I kept dialing Meg and Elizabeth but couldn’t get through. Around Franklin Street, only about ten blocks north of the Trade Center, I finally got through to Daniel, my 10 year old son, on the home phone. He was confused, hyper, not upset or scared but definitely shocked. I asked him what the TV news was saying and he said something about Afghanistan being responsible. It was a shaky phone connection and we were cut off after about thirty seconds.
At Franklin Street we were looking directly up at the enormous white cloud, close enough to see a haze of tan dust hanging over the ground directly in front of us. We now were regularly seeing pedestrians with their skin and clothes covered in this tan dust, the same kind of dust that had covered the fireman walking north on the West Side Highway. A police van was blocking off pedestrians to allow emergency vehicles to get through, and it was clear that we could not walk any further down this street.
We were in front of the Tribeca Grand Hotel, and a deli was open on the opposite corner. We went in but realized there was nothing either of us could think of eating or drinking, so we stepped back outside. At the southern corner near the police van, a few people were organizing an impromptu volunteer’s brigade. But there were about fifty people wanting to volunteer, and nobody apparently needing their help. Days later, we would hear about the vast waves of medical emergency volunteers who were at this moment rushing into Manhattan from all over New Jersey, Long Island, upstate New York and Connecticut, bringing with them the best medical equipment in the world, only to find out that there were no survivors to save.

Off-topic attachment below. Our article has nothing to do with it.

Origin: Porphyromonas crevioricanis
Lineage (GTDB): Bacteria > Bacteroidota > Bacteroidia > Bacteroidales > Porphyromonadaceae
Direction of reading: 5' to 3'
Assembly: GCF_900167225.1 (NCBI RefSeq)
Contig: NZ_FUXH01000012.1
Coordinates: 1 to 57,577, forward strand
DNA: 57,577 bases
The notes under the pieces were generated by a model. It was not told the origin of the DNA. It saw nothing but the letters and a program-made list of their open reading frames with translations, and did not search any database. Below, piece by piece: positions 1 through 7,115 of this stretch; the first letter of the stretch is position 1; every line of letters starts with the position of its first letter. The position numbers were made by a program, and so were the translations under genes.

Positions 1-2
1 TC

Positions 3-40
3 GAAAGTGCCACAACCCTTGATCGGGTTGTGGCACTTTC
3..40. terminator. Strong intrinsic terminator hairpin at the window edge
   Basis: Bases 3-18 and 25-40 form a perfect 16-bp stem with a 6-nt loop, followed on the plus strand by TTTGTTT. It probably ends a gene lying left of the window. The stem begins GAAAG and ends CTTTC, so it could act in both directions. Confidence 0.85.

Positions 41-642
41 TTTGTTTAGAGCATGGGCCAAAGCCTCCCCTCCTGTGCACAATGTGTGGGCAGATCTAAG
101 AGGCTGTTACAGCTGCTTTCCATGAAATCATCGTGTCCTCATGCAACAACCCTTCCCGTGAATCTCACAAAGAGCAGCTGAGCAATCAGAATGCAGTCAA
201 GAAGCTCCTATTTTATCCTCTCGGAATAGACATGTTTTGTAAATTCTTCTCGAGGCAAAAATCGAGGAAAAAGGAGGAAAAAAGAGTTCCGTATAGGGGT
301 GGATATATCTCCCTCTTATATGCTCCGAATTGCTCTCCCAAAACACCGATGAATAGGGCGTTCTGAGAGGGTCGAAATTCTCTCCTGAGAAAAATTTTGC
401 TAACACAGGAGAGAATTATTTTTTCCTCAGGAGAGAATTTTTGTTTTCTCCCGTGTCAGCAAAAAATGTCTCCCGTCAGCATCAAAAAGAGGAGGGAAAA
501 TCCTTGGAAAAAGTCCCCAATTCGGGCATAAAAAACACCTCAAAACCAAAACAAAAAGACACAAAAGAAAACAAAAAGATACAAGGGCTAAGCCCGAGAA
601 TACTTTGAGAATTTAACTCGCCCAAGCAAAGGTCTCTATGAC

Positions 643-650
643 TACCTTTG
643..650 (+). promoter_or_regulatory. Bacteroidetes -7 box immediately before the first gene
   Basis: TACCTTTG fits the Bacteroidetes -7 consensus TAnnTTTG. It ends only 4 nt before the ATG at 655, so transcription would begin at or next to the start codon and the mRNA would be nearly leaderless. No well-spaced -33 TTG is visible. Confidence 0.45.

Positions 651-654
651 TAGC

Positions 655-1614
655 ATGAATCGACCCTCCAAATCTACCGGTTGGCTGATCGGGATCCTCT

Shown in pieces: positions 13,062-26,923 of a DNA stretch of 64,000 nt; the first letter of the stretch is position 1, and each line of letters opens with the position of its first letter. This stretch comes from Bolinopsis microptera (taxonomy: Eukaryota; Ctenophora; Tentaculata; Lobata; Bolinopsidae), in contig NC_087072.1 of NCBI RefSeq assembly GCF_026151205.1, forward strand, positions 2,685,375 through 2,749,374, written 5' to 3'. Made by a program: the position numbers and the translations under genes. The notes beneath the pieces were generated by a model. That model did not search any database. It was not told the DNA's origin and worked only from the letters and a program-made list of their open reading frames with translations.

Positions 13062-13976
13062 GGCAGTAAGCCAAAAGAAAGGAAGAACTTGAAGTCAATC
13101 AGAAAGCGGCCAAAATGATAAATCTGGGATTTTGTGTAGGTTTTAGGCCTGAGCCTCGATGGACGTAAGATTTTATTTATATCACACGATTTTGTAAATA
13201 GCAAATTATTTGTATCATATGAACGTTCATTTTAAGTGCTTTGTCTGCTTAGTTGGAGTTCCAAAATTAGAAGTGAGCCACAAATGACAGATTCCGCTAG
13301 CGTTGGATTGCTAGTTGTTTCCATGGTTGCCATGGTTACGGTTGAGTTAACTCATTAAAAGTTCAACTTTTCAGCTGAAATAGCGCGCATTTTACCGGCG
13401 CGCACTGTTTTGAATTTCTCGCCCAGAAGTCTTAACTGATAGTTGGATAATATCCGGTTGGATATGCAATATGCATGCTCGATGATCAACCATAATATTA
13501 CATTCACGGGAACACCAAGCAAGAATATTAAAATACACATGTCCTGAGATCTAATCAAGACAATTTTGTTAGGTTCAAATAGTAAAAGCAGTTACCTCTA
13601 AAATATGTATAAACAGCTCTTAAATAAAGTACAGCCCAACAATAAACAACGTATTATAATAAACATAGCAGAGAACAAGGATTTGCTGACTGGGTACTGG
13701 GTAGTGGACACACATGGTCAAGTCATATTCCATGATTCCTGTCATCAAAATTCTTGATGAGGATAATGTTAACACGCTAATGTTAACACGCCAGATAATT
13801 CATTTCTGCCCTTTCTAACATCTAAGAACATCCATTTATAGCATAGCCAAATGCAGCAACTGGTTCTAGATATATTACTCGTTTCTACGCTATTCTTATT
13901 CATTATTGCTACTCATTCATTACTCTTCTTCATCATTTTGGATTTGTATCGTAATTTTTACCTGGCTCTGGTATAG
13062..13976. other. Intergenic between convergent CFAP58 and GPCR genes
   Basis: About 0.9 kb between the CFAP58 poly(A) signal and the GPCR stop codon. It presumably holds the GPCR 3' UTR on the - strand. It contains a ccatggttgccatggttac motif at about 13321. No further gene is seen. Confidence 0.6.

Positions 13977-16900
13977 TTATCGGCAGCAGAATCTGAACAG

Lauren and I stood with the volunteer brigade for a minute or two. But it seemed pointless, and I wanted to keep walking. I don’t know why I was so insistent on going directly to the site of the disaster, except that this was my city, these were buildings I knew intimately, and like many New Yorkers, walking is what I do when I’m not standing still. It wasn’t that I had any reason to continue; it was more like I had no reason not to. Lauren didn’t want to go any further and considered going back alone to her apartment in Greenwich Village, not far from where we were standing now, but she begrudgingly agreed to keep walking with me, for no reason that either of us could explain.